Despite Paul’s praise for the believers in Colossae, he still felt compelled to admonish them to keep away from the forces that wanted to lead them astray. When the apostle’s readers first heard the Good News about the Savior, they embraced it with joy and zeal. But perhaps their initial enthusiasm had started to fade. For this reason, Paul urged them to draw upon deeper spiritual resources as they continued to anchor their lives in the Son (Colossians 2:6). It is all too common for many believers to go through a so-called “honeymoon period” just after conversion. During this time, the new believers might begin to feel invulnerable to emotional or spiritual pain and expect these feelings to last a lifetime. After a while, however, as the pressures of following the Savior begin to mount, the pain inevitably comes. A mark of spiritual maturity is to let go of false expectations and to keep growing despite temporary discomforts.
2. What does it mean to for the believer to live “rooted” in the Son (v. 7)?
Paul provided three answers to this question. First, we are to be “rooted and built up” (Col. 2:7) in the Redeemer. This phrase brings two pictures to mind. One is of a plant rooted in the Redeemer. This phrase brings two pictures to mind. One is of a plant rooted in the ground. The other is of a structure being built above ground. This mixed metaphor actually combines two important features of the growth of one’s Christian faith. At the same time we are growing upward in the Savior, our roots in the faith should also be deepening. Second, we are to be “stablished in the faith.” Specifically, Paul was exhorting the Colossian believers to rely on the teachings Epaphras had given them (Col. 1:7). These instructions were consistent with what the apostle had taught and were certainly in harmony with other biblical teachings. Expressed differently, they were to stay committed to the truth of the Gospel, which empowered them to live in harmony with the Father’s will.
Third, we are to be “overflowing” with gratitude. This includes being thankful that Jesus died for our sins and now lives in us. For these and other reasons, we should show our appreciation to the Father and the Son (along with the Spirit) in all that we do. Paul prayed that this attitude would mark the lives of the Christians in Colossae. This attitude should most certainly mark the lives of believers today, too. As before, Paul’s objective in giving this much emphasis to Christ was so that this knowledge would protect them from doctrinal error and invigorate their faith. This type of knowledge can do the same for us who are rooted and grounded in Christ.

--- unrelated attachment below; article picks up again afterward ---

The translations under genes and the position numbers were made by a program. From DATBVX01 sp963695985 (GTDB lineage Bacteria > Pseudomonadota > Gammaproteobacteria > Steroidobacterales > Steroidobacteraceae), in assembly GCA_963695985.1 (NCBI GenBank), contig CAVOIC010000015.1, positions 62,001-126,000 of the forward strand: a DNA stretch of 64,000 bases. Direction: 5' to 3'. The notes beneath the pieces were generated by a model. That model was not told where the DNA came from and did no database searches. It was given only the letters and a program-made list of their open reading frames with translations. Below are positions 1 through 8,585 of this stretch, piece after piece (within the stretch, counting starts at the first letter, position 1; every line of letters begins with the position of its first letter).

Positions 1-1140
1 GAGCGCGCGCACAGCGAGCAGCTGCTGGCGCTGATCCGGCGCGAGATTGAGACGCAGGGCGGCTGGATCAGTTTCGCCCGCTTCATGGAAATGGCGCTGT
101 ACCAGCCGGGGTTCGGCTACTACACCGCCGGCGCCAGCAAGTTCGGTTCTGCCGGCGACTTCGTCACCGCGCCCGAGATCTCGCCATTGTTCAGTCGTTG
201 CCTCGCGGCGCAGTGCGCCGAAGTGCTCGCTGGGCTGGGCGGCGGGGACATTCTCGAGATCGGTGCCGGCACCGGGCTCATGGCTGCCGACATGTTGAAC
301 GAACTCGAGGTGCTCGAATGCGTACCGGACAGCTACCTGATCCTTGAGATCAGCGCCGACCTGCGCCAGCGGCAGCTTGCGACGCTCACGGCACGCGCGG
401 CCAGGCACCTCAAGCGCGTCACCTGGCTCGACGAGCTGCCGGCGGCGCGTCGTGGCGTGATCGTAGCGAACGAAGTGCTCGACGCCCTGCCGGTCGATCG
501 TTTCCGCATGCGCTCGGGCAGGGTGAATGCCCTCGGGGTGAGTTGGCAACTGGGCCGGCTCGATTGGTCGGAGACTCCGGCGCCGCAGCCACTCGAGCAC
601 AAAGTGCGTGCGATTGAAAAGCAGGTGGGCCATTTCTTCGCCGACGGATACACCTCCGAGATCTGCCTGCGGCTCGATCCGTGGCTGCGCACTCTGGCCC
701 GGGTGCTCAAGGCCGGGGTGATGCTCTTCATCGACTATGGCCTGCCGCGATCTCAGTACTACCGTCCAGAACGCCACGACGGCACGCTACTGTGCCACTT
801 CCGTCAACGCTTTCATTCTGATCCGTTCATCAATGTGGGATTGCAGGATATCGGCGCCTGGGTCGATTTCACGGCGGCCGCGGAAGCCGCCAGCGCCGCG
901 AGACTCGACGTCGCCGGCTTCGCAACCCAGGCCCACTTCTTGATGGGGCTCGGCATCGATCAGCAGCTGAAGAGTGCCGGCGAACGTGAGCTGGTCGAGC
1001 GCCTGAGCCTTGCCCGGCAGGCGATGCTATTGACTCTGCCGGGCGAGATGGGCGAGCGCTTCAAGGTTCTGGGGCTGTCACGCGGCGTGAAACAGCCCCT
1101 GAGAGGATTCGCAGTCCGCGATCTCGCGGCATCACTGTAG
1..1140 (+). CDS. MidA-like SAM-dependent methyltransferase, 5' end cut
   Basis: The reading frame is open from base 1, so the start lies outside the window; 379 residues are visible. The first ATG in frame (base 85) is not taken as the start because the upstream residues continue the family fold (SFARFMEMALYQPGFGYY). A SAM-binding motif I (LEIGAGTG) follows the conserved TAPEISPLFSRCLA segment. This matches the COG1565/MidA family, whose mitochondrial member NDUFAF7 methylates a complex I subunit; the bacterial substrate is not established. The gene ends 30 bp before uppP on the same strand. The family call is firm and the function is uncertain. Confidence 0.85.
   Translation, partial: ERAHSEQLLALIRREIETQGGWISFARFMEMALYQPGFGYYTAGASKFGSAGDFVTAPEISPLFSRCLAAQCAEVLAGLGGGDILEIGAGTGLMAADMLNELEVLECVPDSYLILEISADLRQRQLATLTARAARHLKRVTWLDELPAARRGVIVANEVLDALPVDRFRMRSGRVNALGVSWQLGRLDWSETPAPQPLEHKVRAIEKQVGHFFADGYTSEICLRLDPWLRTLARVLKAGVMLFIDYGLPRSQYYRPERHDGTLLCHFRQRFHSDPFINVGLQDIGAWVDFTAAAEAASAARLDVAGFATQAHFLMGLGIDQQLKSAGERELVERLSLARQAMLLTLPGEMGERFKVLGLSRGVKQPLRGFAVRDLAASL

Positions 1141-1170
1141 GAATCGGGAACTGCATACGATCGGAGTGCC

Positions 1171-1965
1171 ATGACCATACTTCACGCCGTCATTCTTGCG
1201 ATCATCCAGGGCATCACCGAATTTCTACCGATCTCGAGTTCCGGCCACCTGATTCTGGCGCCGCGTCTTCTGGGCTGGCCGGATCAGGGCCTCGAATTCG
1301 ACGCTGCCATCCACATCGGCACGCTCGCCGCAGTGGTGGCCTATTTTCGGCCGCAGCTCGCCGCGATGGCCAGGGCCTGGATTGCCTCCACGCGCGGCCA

3. What spiritual perils did Paul say to watch out for (v. 8)?
Paul warned the believers in Colossae not to be fooled into believing the deceitful doctrines of the false teachers who were around them. The apostle’s language in Colossians 2:8 vividly portrays the consequence of being misled by a philosophy that is empty of any value and deceptive in its intent. Those who were captivated by it are like people who are kidnapped or captured during a war. In short, the false teachers were spiritual enemies who treacherously preyed upon Jesus’ followers.
Paul went on to characterize this evil philosophy as being man-made. God had not revealed this doctrine. Rather, it was the product of corrupted human minds. Moreover, this philosophy was based on the strictly human ideas found in the world. They consisted of instructions on acquiring secret knowledge and codes, angel worship, eating and drinking practices, and religious rituals (Col. 2:16-23). Yet very little of it reflected the well-known public teachings of the Savior. It would be incorrect to conclude that Paul was arguing against the study of philosophy as an academic discipline. Philosophy today often refers to academic argumentation about thought and logic. In Paul's time, it refers more broadly to the wisdom of various thinkers who seek to have an appearance of wisdom (v. 23). The apostle was warning against adopting any point of view or teaching that was contrary to the Gospel (see Gal. 1:6-9).
What Do You Think?
What worldly traditions, principles, etc., present the greatest threats to a Christian's spiritual health? Why and how do we resist these threats?
Talking Points for Your Discussion
Worldly views of sin l Worldly views of human origins l Worldly views of Jesus' person and work l Other
Affirming the Son’s Deity/Reasons for Firm Faith (Colossians 2:9,10)
3. What did Paul mean by Christ is “the fullness of the Godhead” (vs. 9, 10)?
To make clear Christ’s utter supremacy, Paul draws on a concept that he used earlier, in Colossians 1:19 (last week’s lesson): Christ is the fullness, the entirety of God’s being. To know him is to know God fully. Here Paul adds a concept to specify further Christ’s utter supremacy as God: Christ is the fullness of the Godhead. This indicates unmistakably that Paul speaks of Christ not just as a powerful spirit being, but as God himself. Christ is the one true God, the God of Israel.
Further still, the true God dwelt in Christ bodily. This indicates that God himself entered the world as a human with a physical body in the man Jesus. The wonder of the triune God (one God existing as Father, Son, and Spirit) and the wonder of the incarnation (God becoming human) are briefly and powerfully expressed here.